Reduce Anxiety with Jeff and Ellen White
This post comes from life and relationship coaches, Jeff and Ellen. They are here to give us some great solutions for dealing with emotions, stress and managing anxiety.
Take it away Ellen and Jeff!
The topic of anxiety comes up a lot in our practices. Generally speaking, most of us don’t deal with emotions very well. We push them aside, minimize them, or deny their existence entirely; hoping they’ll just go away. But if emotions are not felt and processed, they come back with increased intensity. And the emotion will get expressed in one way or another. This is why sometimes we can feel like we’re drowning in emotions. One of the best strategies for reducing anxiety is having an ongoing conscious relationship with your emotions.
Emotions Aren’t the Enemy
Think of your emotions as your GPS to wellbeing. They help us notice what’s important and what to pay attention to. They’re trying to get our attention - like a toddler to a parent. When the toddler feels seen and understood they’re happy, but when they’re ignored and neglected, they act up and throw a tantrum. Welcome to anxiety.
Here’s how to build a relationship with your emotions:
- Regularly check in with yourself throughout the day and be honest with what you’re feeling.
- Name the specific emotions swirling about. Research shows that the act of naming your emotions can lessen their intensity - because now you know what you’re dealing with.
- Stop judging the emotion. Feeling anxious is one thing, but judging yourself about feeling anxious can really pile on the pressure. Be a curious observer. Adopt the mantra, “I can witness this without being swept up by it.”
You Don’t Have to Act on Everything You Feel
It’s normal to have coping strategies in place to help us manage stressful events. Distractions like watching tv, shopping, or exercise can give us a “time out” to help us get into a better space to deal with our situation.
Problems arise, however, when we repeatedly turn to those behaviours to avoid feeling anxious.
Avoiding negative emotions is a losing strategy because the more we avoid, the more anxious we become about facing difficult scenarios. We start to believe, “This is too big for me to handle.” And this way of thinking can drive unhealthy habits like tv or video game addiction, emotional eating, over-exercising, “retail” therapy, drinking or drugs.
Healthy living is learning to embrace life’s challenges.
Here’s how to develop your emotional regulation:
- Notice the behaviour you’re wanting to act on, and ask yourself, “Am I doing this to avoid being uncomfortable?” If yes, then know that this action will not bring you peace in the long run. So, consciously choose different behaviour.
- Put your emotion on the side burner. Show yourself that you can function in your day while you feel. Take your emotion with you, but don’t let it take over your full focus.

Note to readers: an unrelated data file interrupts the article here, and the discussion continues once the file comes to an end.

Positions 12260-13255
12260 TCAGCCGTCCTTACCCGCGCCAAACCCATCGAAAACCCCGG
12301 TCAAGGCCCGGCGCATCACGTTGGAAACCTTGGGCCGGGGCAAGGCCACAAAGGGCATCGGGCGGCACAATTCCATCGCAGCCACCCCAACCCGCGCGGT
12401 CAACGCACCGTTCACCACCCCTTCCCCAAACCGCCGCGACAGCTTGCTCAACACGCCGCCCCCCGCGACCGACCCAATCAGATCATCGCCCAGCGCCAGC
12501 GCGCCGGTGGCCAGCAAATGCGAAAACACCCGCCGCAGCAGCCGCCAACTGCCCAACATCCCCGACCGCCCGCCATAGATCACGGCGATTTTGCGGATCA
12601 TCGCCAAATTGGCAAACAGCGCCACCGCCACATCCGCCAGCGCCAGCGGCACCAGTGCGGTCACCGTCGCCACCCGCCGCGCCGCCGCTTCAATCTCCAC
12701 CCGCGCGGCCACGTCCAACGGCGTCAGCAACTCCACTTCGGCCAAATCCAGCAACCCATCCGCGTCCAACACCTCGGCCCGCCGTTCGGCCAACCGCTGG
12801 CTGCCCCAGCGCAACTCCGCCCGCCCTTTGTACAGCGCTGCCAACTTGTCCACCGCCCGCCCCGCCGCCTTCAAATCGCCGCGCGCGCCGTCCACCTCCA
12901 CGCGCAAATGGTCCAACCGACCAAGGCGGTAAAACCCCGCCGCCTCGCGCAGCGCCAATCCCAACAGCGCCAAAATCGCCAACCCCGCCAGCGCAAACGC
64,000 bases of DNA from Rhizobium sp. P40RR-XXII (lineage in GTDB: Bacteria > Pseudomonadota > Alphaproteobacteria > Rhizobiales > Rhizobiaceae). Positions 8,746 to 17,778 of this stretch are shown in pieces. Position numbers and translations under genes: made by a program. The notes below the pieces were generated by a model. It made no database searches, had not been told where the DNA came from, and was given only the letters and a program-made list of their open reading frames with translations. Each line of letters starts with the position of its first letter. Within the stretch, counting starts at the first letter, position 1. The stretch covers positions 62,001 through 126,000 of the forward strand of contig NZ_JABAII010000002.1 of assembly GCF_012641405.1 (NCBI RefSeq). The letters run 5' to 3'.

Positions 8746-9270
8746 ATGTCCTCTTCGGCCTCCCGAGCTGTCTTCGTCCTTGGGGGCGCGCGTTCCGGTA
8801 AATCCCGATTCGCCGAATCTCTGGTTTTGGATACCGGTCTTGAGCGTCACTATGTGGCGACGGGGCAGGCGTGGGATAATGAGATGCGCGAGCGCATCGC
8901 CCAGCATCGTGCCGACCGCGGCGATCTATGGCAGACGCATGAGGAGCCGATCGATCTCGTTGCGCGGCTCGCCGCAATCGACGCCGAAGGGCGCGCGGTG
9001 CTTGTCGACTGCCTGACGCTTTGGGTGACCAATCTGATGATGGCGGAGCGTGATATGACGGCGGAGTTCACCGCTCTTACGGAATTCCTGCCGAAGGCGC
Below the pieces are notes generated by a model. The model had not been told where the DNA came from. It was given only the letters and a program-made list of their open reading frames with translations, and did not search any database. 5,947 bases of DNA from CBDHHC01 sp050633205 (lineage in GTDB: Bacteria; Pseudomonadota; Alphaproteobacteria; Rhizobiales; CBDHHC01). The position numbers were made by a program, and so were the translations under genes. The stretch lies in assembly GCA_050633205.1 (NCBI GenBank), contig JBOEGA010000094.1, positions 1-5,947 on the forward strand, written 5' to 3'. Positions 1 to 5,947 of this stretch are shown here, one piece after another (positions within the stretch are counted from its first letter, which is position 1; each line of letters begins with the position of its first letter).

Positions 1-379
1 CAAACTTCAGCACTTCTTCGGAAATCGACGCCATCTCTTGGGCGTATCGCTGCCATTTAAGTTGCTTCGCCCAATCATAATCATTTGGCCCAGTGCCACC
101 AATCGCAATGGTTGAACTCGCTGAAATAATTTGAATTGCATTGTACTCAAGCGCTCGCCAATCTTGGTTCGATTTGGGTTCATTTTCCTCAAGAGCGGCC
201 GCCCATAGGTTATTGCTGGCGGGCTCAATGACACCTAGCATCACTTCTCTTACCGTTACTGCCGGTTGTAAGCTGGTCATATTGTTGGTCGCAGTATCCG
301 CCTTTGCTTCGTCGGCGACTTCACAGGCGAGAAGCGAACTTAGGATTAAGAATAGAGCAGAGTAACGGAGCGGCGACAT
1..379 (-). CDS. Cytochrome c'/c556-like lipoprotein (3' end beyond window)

Put the Brakes on Your Stories
Anxiety has a fast pace to it. With the surge of emotion comes an accelerated heart rate and a quickening of our breath. Add to that the flurry of thoughts and stories that, like wild horses, have broken down the barn door and are now running rampant and unchecked, and it’s all the right conditions to put us into fight-or-flight mode.
When this happens our nervous system has been hijacked and we're unable to think clearly.
Here’s what you can do to slow the pace:
- Stop what you’re doing. Stop and be still for a moment and give your full attention to what’s going on inside you.
- Take back control of your physiology. Slow deep breaths. Prove to yourself that the anxious feelings don’t have power over you.
- Go slow with your story. Ask yourself, “What am I believing is true that is creating this anxiousness?” “Does this situation require me to be anxious?” Journal your thoughts to get the “facts” out. Admit that maybe you’re not working with a balanced perspective.
- Stay here in the present. Worries are about the future, so remind yourself, “That’s not happening right now.” And admit that you don’t know how it’s going to work out. Studies have shown that 85% of what we worry about never happens.
More Room on the Outside
Anxiety isolates. A story we tell ourselves is that we are alone in this. The truth is, lots of people have trouble dealing with negative emotions. We are not meant to go through life on our own.
We’re social beings and having a support network is essential to our health.
So talk it out with a trusted friend. Or find a coach or therapist. Getting it out in the open can help you understand your anxiety and be proactive about how to work with it.
In conclusion, make your goal not to end anxious thoughts and feelings altogether, but to have a healthy relationship with them. Make it less of a fight, and more like a walk with a toddler. Hold hands and go slow. What’s nice is that you’ll not only diminish anxiety, you’ll learn more about yourself along the way too.